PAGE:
Toronto Waterfront Art Photography features Tall Ship Kajama
One of the things I love most about Toronto is that I live near the waterfront, which – if geography was not your strongest subject at school – is the north-western shore of Lake Ontario. I love nothing more than wandering down to the Toronto harbour and watching life as it goes about its daily business on the water and I take quite a few photographs of ships,boats and of course beaches.
I headed down to the waterfront one day last week and was delighted to be greeted by the familiar sight of the tall ship I’ve captured in the art print above, just as it came into the harbour on the start of a cruise across Lake Ontario. This gorgeous-looking vessel is a traditional 165-foot three-masted schooner; a type of boat that was first used by Dutch sailors in the 1600s. Schooners were adopted as the “boat of choice” in North America in the 1700s, especially around New England.
This vessel, which is named “Kajama”, has quite a history. She was built at the Nobiskrug shipyard in Rendsburg, Germany, and was launched on July 26, 1930 under her original name of “Wilfried”. For the next thirty years she operated from her home port of Hamburg until 1960, when she was bought by a Dane, Captain Andreas Kohler Asmussen. It was Asmussen who gave Wilfried a new name, “Kajama” after his family – sons Kaywe and Jan, and wife Maria.
Kajama continued as a trading vessel under Asmussen’s command for just under forty years, until Asmussen very sadly suffered cardiac arrest whilst at the helm of the vessel, from which he passed away. The Kajama ran aground in Malmö, Sweden in the incident, but thankfully suffered very little damage.
In 1999 Kajama was purchased by the Great Lakes Schooner Company of Toronto, and she was brought to Canada. For ten months, the ship underwent a complete overhaul to restore her to how she may have looked on the day of her launch. She now operates daily from Toronto harbour, for general cruising, educational trips and company charters.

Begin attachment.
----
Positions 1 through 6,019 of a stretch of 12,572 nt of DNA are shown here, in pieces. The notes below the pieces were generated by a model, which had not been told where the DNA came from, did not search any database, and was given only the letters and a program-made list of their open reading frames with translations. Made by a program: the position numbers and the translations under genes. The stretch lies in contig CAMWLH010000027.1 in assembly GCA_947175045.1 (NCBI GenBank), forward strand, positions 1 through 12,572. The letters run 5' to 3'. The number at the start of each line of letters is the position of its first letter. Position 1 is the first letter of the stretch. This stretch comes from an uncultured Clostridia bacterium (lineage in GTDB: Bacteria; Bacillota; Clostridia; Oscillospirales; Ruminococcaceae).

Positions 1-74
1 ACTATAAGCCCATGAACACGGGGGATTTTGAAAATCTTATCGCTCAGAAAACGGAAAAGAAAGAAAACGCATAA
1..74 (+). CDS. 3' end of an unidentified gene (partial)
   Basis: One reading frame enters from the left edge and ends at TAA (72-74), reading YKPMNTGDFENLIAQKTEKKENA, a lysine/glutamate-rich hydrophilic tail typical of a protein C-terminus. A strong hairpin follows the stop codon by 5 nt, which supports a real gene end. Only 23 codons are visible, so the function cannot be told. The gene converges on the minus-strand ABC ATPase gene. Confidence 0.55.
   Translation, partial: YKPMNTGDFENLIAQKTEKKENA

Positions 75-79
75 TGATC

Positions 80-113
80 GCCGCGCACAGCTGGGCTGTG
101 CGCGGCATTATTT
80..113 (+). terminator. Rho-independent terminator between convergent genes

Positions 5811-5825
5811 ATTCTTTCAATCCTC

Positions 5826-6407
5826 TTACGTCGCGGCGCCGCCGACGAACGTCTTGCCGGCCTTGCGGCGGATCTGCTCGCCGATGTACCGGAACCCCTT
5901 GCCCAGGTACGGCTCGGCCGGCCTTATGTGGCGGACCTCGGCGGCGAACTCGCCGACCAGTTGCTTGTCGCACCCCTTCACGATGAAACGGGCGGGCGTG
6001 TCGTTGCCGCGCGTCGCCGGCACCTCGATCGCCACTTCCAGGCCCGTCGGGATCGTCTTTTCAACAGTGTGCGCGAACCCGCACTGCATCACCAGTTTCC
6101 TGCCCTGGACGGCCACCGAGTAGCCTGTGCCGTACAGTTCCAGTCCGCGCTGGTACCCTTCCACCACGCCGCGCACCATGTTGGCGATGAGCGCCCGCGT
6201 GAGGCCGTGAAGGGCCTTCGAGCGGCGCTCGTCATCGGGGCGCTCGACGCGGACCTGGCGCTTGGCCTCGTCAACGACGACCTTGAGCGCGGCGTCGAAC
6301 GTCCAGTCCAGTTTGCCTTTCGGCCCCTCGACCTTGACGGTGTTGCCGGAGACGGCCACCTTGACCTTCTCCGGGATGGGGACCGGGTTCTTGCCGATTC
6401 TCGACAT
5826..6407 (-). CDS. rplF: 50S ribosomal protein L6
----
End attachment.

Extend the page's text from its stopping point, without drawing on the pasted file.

I’ve often seen Kajama on her way in and out of Toronto harbour. She always reminds me of a grand old lady, as she really stands out as something ancient among the modern vessels which habitually line the waterfront here in Toronto. When I saw her approach on this occasion I knew I had to shoot quickly as I wanted to get as much of her in the frame as I could – and she was approaching at a fair rate of knots! And one of the main reasons I wanted this shot is because I wanted a shot of her in full sail…which I don’t always see unless it’s a sail-past of tall ships. I considered myself very fortunate to have been there right at the time she was sailing past. I also wanted to test out my new 55-250mm lens (fans who are curious about the Exif can view it on my Flickr. I hope you feel I have captured this beautiful vessel in all her glory.
On a future shoot I’d like to take the photograph from the opposite shore of Lake Ontario, so I could give Kajama a wonderful background of the modern skyline of Toronto. As you know, I think the juxtaposition of the ancient with the modern gives rise to interesting compositions. For that set up I’d have to be on the Toronto Islands – or on another boat. The chances of the Kajama sailing in full sail by a the precise moment I’m over there isn’t one I’d be willing to bet on, however you never know. A trip to Toronto Islands is long overdue, summer’s here so watch this space. I might even be on a tall ship myself soon!
That’s all for the moment. I hope you like my art photograph of Kajama, and thank you for allowing me the time to share with you a little of this famous Toronto resident’s rich and varied history. As always you can buy framed art prints and canvases of the Kajama here.
Remember during July only you can purchase any art print from my online gallery and get a very $100 Wine Certificate – check it out.